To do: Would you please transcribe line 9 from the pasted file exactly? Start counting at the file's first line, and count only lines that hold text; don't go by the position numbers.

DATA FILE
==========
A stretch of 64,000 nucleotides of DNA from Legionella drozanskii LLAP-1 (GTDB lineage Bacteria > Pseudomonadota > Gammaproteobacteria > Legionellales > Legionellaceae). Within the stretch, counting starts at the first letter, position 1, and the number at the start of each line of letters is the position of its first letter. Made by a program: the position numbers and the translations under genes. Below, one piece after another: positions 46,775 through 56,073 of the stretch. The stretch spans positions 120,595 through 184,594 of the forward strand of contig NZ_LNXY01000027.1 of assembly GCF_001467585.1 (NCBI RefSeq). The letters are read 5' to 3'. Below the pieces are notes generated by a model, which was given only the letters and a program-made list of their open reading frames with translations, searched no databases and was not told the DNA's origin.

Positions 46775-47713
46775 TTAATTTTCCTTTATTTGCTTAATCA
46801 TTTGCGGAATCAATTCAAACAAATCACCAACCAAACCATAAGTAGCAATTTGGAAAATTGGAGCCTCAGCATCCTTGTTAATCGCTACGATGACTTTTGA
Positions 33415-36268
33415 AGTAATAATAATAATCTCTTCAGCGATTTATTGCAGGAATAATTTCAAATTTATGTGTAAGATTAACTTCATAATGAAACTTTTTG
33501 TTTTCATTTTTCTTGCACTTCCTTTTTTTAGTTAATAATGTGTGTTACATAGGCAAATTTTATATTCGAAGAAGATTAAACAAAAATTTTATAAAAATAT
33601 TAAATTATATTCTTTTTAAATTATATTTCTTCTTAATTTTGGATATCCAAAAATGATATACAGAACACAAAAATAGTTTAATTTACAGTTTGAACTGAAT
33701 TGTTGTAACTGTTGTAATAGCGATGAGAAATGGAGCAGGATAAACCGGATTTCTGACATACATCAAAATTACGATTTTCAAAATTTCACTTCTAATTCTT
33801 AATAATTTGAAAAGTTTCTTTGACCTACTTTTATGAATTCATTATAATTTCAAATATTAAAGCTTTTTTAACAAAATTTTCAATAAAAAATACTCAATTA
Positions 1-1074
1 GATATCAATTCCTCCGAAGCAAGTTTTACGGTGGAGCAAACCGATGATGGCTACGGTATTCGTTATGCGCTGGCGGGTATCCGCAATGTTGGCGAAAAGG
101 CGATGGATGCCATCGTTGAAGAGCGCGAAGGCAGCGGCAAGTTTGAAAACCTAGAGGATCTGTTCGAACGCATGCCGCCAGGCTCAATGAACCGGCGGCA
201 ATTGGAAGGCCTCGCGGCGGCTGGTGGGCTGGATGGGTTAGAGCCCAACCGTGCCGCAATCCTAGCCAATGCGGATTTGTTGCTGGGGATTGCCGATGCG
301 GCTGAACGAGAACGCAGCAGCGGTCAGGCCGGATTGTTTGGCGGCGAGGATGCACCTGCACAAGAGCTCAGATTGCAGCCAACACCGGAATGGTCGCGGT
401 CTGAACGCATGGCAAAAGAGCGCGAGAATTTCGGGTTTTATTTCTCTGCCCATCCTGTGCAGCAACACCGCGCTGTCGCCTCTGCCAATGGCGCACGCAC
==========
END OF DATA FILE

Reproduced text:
33701 TGTTGTAACTGTTGTAATAGCGATGAGAAATGGAGCAGGATAAACCGGATTTCTGACATACATCAAAATTACGATTTTCAAAATTTCACTTCTAATTCTT